Thoughts, Feelings; moving forward

In my post ‘The number 12‘, I concluded with the following –

Chemotherapy will begin this Thursday and continue for the next 12 weeks. . . I will keep positive thoughts and faith to create a positive outcome.

In today’s post, I conclude with the following –

Yesterday was the first day of my chemotherapy treatment.  Thoughts, Feelings; moving forward –

The number 12

From Angel Therapy website article What is the meaning of Number 12?

Each number has a meaning, especially when you see the number repetitively. The number 12 is a combination of the numbers 1, which means, “Stay positive,” and 2, which means, “Keep the faith.” Together, 12 is a strong message to stay positive, optimistic, and filled with faith . . . because your positive thoughts and faith will create a positive outcome.

In my post ‘Stage 4’, I wrote the following –

The next 12 weeks will involve some powerful drugs being injected into my body to fight cancer.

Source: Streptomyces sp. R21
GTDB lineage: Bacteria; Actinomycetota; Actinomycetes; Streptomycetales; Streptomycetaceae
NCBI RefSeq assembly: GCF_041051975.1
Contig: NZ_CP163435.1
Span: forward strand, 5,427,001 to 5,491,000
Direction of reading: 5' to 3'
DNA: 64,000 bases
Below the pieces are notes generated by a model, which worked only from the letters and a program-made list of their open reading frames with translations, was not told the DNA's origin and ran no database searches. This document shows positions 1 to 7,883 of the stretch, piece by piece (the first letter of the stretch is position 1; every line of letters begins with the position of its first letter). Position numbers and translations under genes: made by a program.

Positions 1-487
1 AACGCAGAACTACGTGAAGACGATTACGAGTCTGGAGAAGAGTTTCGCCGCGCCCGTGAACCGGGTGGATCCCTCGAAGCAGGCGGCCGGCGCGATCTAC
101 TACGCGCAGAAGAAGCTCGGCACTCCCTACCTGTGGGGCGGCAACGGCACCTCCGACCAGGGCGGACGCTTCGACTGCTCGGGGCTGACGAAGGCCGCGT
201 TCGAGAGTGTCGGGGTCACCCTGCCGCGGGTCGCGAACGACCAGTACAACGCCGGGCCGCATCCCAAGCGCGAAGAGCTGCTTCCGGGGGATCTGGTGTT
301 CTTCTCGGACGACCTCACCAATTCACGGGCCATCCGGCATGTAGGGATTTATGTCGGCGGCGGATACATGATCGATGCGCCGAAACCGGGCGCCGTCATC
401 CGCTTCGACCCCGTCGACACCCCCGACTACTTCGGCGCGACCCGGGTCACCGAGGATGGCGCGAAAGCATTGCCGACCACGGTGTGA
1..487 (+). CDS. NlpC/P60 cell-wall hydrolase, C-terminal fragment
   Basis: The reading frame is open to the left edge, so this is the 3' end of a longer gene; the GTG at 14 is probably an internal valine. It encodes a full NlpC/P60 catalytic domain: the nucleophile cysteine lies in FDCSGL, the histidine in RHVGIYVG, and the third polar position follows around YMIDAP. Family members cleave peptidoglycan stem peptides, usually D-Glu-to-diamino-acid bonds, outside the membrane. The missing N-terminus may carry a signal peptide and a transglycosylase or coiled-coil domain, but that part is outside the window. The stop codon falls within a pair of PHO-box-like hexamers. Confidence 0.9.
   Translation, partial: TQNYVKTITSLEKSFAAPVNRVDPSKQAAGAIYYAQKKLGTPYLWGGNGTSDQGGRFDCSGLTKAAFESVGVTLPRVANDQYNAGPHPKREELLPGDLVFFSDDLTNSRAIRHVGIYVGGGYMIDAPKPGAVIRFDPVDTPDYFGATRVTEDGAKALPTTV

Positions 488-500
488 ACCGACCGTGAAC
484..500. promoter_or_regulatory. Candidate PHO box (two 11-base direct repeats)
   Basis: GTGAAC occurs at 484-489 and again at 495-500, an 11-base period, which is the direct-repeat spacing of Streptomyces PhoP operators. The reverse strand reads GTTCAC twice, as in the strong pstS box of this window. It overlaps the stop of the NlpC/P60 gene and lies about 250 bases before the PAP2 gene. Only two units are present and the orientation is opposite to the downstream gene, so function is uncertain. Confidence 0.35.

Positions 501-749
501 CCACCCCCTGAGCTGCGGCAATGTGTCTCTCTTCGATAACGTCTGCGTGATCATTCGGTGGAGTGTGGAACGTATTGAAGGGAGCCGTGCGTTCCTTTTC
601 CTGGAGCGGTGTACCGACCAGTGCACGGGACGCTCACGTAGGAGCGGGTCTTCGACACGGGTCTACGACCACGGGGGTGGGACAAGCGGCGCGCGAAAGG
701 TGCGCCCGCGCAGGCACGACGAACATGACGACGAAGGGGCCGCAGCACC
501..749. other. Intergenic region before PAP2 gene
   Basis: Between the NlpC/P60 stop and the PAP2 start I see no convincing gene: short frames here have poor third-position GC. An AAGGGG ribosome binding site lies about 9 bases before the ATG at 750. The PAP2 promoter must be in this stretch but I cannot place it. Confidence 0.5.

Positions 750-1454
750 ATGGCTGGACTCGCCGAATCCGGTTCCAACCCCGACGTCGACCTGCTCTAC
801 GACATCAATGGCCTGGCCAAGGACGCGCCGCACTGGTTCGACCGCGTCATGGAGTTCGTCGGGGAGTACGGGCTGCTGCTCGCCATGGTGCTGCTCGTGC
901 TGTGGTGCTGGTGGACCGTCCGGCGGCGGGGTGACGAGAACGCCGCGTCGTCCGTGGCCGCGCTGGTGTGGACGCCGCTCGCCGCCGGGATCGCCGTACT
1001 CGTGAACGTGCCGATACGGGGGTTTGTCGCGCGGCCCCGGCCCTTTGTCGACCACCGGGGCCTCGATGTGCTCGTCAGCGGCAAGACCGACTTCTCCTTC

I will have tough days ahead of me.

I will have days I will be very tired.

And I will have days I will be very inspired.

In today’s post, I write the following –

Chemotherapy will begin this Thursday and continue for the next 12 weeks.  Today, I am having a ‘port’ inserted into my body.

Google Definition –

A port is a small disc made of plastic or metal about the size of a quarter that sits just under the skin. A soft thin tube called a catheter connects the port to a large vein. Your chemotherapy medicines are given through a special needle that fits right into the port. You also can have blood drawn through the port.

I will have 4 cycles of chemotherapy; meaning each Thursday for 2 weeks I will receive the chemotherapy and then have 1 week off – 4 cycles equal 12 weeks.

Upon the completion of chemotherapy, it will be determined what will take place next.  The surgery to remove my bladder may still take place, then again it may not.

Here is the truth about my current situation –